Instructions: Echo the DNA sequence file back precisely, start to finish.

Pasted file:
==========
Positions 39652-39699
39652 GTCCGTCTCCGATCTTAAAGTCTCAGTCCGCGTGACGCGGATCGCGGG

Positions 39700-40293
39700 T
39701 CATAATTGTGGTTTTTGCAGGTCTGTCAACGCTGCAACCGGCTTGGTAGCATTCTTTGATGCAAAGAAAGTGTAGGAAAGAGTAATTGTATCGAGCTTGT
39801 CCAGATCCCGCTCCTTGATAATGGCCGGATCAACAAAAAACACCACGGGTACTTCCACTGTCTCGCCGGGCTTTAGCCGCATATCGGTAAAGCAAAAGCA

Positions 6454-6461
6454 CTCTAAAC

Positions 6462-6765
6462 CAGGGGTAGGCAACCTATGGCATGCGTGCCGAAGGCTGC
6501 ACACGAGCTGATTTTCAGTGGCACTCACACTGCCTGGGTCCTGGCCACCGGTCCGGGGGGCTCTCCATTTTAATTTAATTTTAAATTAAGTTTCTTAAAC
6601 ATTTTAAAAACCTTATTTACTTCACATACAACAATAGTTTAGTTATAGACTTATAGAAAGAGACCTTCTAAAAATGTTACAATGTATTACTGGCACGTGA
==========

Positions 39652-39699
39652 GTCCGTCTCCGATCTTAAAGTCTCAGTCCGCGTGACGCGGATCGCGGG

Positions 39700-40293
39700 T
39701 CATAATTGTGGTTTTTGCAGGTCTGTCAACGCTGCAACCGGCTTGGTAGCATTCTTTGATGCAAAGAAAGTGTAGGAAAGAGTAATTGTATCGAGCTTGT
39801 CCAGATCCCGCTCCTTGATAATGGCCGGATCAACAAAAAACACCACGGGTACTTCCACTGTCTCGCCGGGCTTTAGCCGCATATCGGTAAAGCAAAAGCA

Positions 6454-6461
6454 CTCTAAAC

Positions 6462-6765
6462 CAGGGGTAGGCAACCTATGGCATGCGTGCCGAAGGCTGC
6501 ACACGAGCTGATTTTCAGTGGCACTCACACTGCCTGGGTCCTGGCCACCGGTCCGGGGGGCTCTCCATTTTAATTTAATTTTAAATTAAGTTTCTTAAAC
6601 ATTTTAAAAACCTTATTTACTTCACATACAACAATAGTTTAGTTATAGACTTATAGAAAGAGACCTTCTAAAAATGTTACAATGTATTACTGGCACGTGA